Lower School Academics
Milton Academy’s Lower School is a unique and joyful place. Through daily interactions with supportive peers and impassioned teachers, our students develop uncommon expertise and confidence in their academic disciplines. They explore and initiate, collaborate and take risks together. They eagerly master and apply skills toward exciting interdisciplinary projects in every grade. Our teachers continuously and collaboratively renew our curriculum to ensure that it is rich and relevant.
Students learn in Milton’s Lower School at the natural pace of childhood. We make play a priority. We do not rush content for achievement’s sake; rather, we discover together the depth and value in science, literature, social studies, mathematics, the performing and visual arts, and physical education. Children come to a nuanced understanding of these subjects—and the connections between them. The development of interpersonal skills and self-awareness guides all of our pursuits. We practice mutual respect, learning about others and ourselves. Every day, we celebrate the many cultures and backgrounds of the children, faculty and families of Milton Academy.
Our teachers know each child well, and we work together to nurture unique talents, passions and aspirations. The Lower School—nested within the K–8 of our K–12 school—enables children to begin developing their own sense of competence, confidence and character.
What sets Milton apart?
- Curious, vivacious and capable students, who enjoy and learn from their peers
- Faculty teamwork, continually developing and refining the Lower School program, grade by grade, so that it is fresh and exciting, as well as strong in traditional areas of skill building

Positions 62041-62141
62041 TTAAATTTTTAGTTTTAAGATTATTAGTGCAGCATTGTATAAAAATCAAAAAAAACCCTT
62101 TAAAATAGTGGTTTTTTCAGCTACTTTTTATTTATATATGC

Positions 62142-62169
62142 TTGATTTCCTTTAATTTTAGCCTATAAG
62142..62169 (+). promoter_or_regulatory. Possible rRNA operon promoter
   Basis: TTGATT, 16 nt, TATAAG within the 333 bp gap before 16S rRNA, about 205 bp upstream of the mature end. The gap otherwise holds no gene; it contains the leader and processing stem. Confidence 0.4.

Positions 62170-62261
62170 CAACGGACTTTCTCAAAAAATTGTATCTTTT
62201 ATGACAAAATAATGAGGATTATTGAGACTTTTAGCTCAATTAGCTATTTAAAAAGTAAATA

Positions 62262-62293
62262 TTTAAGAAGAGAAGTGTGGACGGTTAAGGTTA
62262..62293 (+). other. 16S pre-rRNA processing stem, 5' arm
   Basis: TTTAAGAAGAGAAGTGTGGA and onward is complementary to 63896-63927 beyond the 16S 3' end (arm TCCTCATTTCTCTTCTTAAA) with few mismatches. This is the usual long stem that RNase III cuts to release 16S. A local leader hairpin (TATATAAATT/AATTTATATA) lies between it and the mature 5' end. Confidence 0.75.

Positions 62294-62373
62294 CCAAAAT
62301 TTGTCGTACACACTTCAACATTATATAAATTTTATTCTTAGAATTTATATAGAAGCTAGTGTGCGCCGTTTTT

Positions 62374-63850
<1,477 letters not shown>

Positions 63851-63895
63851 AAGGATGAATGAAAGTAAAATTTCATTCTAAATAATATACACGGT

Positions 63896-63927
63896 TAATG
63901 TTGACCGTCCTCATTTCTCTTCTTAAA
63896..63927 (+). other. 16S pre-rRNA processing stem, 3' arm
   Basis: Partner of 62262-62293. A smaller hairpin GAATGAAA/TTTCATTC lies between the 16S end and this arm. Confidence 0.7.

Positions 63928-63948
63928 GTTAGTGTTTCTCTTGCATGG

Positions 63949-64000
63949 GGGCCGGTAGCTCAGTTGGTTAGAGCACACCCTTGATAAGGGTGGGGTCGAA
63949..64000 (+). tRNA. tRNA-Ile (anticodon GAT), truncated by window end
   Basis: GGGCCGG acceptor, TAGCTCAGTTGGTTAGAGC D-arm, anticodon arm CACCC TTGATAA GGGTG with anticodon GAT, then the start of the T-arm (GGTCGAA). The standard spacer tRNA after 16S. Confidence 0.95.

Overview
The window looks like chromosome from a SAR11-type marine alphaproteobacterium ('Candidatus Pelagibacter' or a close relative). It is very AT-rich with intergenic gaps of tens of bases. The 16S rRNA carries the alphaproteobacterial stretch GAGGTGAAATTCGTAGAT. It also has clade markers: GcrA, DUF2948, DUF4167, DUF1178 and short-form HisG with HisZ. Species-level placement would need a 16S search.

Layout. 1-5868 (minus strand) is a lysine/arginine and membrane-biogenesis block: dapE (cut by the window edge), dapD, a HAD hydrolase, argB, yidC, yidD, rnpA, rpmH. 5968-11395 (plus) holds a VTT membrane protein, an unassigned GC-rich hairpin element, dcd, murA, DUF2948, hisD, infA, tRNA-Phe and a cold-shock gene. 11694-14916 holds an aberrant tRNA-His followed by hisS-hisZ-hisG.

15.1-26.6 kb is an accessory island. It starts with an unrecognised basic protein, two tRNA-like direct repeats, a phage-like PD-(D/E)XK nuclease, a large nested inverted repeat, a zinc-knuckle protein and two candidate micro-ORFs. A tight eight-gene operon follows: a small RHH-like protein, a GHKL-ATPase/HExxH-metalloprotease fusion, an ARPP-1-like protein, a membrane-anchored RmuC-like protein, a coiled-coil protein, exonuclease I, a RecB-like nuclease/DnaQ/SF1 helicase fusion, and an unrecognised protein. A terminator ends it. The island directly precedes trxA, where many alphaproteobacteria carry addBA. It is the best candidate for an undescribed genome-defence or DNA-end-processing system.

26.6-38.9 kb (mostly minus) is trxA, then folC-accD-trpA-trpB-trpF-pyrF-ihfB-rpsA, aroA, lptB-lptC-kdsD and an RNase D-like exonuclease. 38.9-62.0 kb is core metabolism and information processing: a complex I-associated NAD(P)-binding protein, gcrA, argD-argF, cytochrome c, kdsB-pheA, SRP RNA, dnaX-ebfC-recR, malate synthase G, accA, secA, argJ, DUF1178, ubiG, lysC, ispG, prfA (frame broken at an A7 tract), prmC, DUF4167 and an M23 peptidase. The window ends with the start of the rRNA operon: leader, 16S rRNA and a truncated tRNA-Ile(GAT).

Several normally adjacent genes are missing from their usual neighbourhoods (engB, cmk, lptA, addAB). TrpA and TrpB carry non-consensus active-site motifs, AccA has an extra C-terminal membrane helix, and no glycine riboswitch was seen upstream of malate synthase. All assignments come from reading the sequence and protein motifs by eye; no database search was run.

- A rich, interdisciplinary curriculum that combines learning in language arts, math, world cultures and science with visual and performing arts, music, robotics and woodworking
- Small class sizes, so that faculty members know each child well and develop relationships that seed students’ confidence and courage
- Detailed comments, rather than grades, describe students’ intellectual and personal growth. Absent the typical labels or grades, Lower School students take intellectual risks in the classroom and learn from mistakes.
- Experiences in public speaking, responsibility, leadership and service that promote intellectual and emotional growth
- The opportunity to grow and learn among individuals with widely divergent life stories, and to appreciate their respective cultures and backgrounds
- A robust assembly program that capitalizes on children’s interests and introduces them to new ideas and people, both from Milton and beyond
Greater Boston’s resources, nearby learning and cultural centers, local history and geography that faculty use for teaching
- Learning spaces of their own where students build community, develop friendships, and celebrate accomplishments